YOSEMITE NATIONAL PARK -- Fire crews strengthened old containment lines on Wednesday, as they tried to keep a blaze in Yosemite National Park away from a grove of treasured giant sequoia trees.
The fire was about 10 miles away from Merced Grove, park spokesman Scott Gediman said.
"If that is real active, it could go to the Merced Grove," he said. "But we're not looking at an imminent threat right now."
Merced Grove is among three stands of giant sequoias in the park. The towering trees grow only on the western slopes of the Sierra Nevada and are among the largest and oldest living things on Earth. They can live for longer than 3,000 years and can resist fire.
Gediman said with the exception of some smoke in Yosemite valley, the park itself was not affected and remained open.
The fire was threatening about 50 homes, which remained under evacuation orders. It has destroyed a home and a duplex and burned through more than 5 square miles since it began on Saturday. It was 34 percent contained.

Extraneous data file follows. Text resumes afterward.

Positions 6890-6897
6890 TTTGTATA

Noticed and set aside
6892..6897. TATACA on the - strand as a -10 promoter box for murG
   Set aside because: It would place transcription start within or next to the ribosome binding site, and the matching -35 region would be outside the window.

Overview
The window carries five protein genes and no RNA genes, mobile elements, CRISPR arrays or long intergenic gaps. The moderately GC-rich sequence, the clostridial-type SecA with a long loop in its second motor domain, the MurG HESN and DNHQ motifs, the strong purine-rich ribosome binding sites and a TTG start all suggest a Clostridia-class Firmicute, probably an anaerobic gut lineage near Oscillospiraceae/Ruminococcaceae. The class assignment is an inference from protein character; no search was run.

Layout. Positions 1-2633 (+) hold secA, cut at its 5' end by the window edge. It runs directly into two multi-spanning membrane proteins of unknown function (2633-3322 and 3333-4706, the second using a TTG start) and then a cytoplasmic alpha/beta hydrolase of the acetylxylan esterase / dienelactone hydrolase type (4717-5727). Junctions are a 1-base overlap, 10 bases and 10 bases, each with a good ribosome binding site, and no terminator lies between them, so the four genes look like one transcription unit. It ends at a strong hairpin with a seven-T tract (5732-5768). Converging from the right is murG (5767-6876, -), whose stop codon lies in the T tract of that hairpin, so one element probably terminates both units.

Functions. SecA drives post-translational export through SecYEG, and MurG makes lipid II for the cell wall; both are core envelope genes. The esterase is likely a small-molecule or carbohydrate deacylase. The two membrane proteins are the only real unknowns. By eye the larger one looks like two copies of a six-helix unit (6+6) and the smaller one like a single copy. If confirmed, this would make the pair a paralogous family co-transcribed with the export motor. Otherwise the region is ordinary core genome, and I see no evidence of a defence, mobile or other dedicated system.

Fire crews also were battling a blaze in the Sierra National Forest about 60 miles northeast of Fresno that grew substantially late Tuesday and had spread across nearly 9 square miles. It was threatening about 20 homes, though they were not under mandatory evacuation orders, said Anne Grandy, a spokeswoman for the park.
Meanwhile, crews were wrapping up a fire about 100 miles northwest of the Yosemite blaze in the Sierra Nevada foothills east of Sacramento.
The fire was 90 percent contained on Wednesday morning. It has charred more than 6 1/2 square miles and destroyed 19 homes and 47 outbuildings.
More than 400 homes were evacuated at one point, but all the residents have since been allowed to return home, state fire Battalion Chief Scott McLean said.
In neighboring Oregon, a firefighter who had been working on a 100-acre blaze in the southern Cascade Range died in a fall while on his break. Authorities say he apparently lost his balance climbing over a rock and fell backward over a downed log, breaking his back.
In Washington state, officials were pleading with the public to stop donations for wildfire victims after community organizations were flooded with items. The largest wildfire in the state's history burned hundreds of homes and scorched hundreds of square miles.